CHARLOTTESVILLE — Before his first visit to John Paul Jones Arena as the Virginia Tech men’s basketball coach, Mike Young could have seen a ray of hope.

Tech’s host was a Virginia team coming off a national championship, but the Cavaliers already had lost twice this season and were a mere 6½-point favorite Saturday.

The Hokies only wished it were that close as 19th-ranked UVa raced to a 15-point first-half lead and was scarcely threatened in a 65-39 romp.

The Cavaliers’ sophomore point guard, Kihei Clark, finished with a career-high 18 points and six assists, matching Tech’s assist total as a team. UVa senior Braxton Key also had 18 points, part of a double-double that included 10 rebounds, including nine at the defensive end.

Virginia (11-2, 3-0 ACC) led 30-17 at the half and while the Hokies (10-4, 1-2) opened the second-half scoring with a pair of Tyrece Radford free throws, that was as close as they got.

Landers Nolley led the Hokies with 18 points, 15 coming in the first half, when he was 6 of 10 from the floor and the rest of the team was 1 for 14. Tech was 4 of 25 on 3-pointers for the game.

“That was a big concern,” said UVa coach Tony Bennett, speaking of Tech’s 39.4% 3-point shooting before Saturday. “We were locked in. Did they miss some open shots? Yes. But, did we make them shoot contested shots the majority of the time. Yes.

“I thought we first got our defense set and did all the things that needed to happen for us to be effective defensively against a team that is dangerous [offensively]. I thought our guys came ready to go.”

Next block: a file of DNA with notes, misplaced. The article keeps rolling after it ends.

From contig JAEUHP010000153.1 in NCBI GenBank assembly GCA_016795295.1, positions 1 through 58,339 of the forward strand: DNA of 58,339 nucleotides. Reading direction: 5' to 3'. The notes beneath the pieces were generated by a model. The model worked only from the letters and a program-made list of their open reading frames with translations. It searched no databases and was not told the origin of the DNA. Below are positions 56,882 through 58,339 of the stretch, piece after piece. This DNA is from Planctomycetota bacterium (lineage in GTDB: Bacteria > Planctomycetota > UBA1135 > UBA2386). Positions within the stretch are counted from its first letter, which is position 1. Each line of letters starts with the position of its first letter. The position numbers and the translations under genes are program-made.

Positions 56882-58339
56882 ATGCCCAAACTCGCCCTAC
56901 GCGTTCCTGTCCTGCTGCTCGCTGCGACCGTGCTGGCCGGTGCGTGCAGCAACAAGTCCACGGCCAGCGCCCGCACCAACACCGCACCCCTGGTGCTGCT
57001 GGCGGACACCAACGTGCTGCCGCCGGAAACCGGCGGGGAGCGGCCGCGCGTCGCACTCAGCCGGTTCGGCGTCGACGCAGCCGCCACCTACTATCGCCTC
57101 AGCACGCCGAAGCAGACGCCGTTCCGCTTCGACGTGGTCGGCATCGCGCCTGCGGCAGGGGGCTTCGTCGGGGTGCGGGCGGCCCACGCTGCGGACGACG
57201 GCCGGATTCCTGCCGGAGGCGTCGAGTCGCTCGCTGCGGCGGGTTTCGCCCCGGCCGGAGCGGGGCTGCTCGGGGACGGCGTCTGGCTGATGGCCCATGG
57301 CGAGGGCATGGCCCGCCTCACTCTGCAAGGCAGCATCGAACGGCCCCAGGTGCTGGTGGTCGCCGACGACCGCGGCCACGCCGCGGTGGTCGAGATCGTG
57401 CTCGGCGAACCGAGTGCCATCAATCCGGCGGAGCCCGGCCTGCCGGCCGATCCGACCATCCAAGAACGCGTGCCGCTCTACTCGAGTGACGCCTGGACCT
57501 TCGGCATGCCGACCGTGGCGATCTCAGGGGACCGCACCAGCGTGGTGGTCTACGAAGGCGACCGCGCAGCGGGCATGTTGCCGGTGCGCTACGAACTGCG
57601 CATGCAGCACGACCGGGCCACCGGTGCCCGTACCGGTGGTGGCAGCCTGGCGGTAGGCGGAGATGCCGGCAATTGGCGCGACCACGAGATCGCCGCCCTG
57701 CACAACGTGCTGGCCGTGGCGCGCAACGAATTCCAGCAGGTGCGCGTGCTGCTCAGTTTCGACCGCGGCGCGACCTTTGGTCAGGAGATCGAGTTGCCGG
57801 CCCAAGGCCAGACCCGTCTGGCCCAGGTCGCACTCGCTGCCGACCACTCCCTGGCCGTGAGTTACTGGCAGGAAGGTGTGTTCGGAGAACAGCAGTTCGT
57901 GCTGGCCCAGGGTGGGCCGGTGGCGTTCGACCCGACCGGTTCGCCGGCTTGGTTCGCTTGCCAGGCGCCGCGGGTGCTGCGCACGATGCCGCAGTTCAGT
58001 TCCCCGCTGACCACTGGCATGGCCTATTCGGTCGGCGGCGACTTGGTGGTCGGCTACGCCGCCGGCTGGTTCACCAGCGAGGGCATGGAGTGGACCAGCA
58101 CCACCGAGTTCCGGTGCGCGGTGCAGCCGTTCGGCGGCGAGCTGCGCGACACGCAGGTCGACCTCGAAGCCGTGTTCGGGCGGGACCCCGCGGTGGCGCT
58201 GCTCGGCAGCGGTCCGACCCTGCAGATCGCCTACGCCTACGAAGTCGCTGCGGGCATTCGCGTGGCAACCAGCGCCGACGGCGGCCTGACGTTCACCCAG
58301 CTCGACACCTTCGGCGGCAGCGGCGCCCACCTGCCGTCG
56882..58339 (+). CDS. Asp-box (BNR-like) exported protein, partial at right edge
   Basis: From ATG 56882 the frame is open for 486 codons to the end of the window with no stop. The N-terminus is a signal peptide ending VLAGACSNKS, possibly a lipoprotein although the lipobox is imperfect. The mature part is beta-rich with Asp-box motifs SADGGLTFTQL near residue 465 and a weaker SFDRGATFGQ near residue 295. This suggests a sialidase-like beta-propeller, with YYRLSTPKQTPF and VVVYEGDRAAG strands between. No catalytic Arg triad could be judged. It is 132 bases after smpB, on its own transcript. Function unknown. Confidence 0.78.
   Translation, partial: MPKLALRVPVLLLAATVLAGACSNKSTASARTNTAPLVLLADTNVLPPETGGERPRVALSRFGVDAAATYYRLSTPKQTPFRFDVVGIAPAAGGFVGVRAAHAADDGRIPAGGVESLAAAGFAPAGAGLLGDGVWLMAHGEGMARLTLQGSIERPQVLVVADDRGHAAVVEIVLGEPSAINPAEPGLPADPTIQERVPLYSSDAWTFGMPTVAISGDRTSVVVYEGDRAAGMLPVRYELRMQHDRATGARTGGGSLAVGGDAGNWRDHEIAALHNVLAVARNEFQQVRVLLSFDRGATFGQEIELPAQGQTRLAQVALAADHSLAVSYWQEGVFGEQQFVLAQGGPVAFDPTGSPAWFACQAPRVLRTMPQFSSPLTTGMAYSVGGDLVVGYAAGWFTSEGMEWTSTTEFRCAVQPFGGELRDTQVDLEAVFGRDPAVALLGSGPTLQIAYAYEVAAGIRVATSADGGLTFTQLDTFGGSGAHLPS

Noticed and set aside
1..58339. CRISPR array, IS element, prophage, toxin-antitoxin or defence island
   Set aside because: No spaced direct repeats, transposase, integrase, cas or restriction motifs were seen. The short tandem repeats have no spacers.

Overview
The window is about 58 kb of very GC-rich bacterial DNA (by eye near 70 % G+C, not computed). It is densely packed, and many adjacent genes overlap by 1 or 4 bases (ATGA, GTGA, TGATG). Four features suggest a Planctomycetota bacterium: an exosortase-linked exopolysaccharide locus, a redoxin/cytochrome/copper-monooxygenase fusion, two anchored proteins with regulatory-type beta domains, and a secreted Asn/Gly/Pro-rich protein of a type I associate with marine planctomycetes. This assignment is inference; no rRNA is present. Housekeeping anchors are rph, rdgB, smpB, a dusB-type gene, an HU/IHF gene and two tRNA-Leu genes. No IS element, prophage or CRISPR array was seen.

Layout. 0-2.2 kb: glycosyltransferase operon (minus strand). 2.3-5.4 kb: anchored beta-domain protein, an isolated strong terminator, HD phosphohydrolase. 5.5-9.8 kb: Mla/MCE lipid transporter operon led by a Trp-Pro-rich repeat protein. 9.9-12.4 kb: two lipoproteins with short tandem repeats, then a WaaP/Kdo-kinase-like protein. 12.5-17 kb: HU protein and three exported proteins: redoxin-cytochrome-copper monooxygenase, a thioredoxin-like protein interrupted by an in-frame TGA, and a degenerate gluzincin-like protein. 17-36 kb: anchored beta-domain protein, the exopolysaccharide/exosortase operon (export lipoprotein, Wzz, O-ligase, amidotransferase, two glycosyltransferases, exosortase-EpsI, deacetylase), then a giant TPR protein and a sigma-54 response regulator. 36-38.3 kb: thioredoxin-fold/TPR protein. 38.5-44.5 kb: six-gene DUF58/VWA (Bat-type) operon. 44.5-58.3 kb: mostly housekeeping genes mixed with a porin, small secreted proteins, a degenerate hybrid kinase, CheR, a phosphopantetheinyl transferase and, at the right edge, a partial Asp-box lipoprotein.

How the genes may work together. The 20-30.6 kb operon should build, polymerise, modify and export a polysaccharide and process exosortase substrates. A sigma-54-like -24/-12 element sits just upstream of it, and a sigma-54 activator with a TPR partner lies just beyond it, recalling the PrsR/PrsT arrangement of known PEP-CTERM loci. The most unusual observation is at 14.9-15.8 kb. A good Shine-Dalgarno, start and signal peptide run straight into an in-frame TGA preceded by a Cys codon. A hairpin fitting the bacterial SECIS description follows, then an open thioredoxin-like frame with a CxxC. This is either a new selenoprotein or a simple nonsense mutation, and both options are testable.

Tech didn’t hit the double-figure mark as a team until 3:41 remained in the first half.

“As good as they are defensively, I thought that they were just exceptional today and beat us to some things,” Tech coach Mike Young said. “So tip of the cap to those guys. They’ve got another very nice outfit.”

The Hokies, who entered the game with a 211-123 assist turnover ratio for the season, had six assists and 13 turnovers Saturday.

“That’s not Virginia Tech numbers, certainly,” Young said. “It would be less than fair not to credit Virginia and their preparedness and their team’s activity on the defensive end.”

Whatever problems the Cavaliers were having with Nolley in the first half, it’s clear they were addressed at halftime. He was 1 for 6 from the field after intermission.

Key credited Sam Hauser, a high-scoring transfer from Marquette who is ineligible this season, for filling the Nolley role in practice.

In addition to Clark and Key, Virginia had a third double-figure scorer in Kody Stattmann, a 6-foot-7 sophomore who made his second career start against an ACC opponent. He finished with 10 points and eight rebounds, career highs in both categories.

“Last year, coming in, it was very foreign to him,” said Bennett, who was referring to the Cavaliers’ defensive orientation rather than Stattmann’s Australian heritage. “He wasn’t able to slide as well, but he is 6-7 and he’s bouncy and has the ability to bother some shots.

“It’s such a new experience for him. He hardly played last year. We were almost going to redshirt him but we didn’t. To go against a small [Hokies] team, we had maybe our best defensive lineup on the floor.”

The availability of Key, who underwent surgery in November after sustaining an injury to his left (non-shooting) wrist, has been important for a Cavaliers’ team that already was down three players who had turned pro after last spring’s NCAA Tournament run.

“It’s a lot lighter and I have more access to my palm,” said Key, now playing with a splint instead of a cast. “Catching and shooting feels a lot better. Today, I felt a lot more comfortable. Less padding, less tape, it felt great.”

Doug Doughty is in his 44th year at the Roanoke Times, having produced an estimated 10,000 by-lines, a majority of them on University of Virginia athletics.

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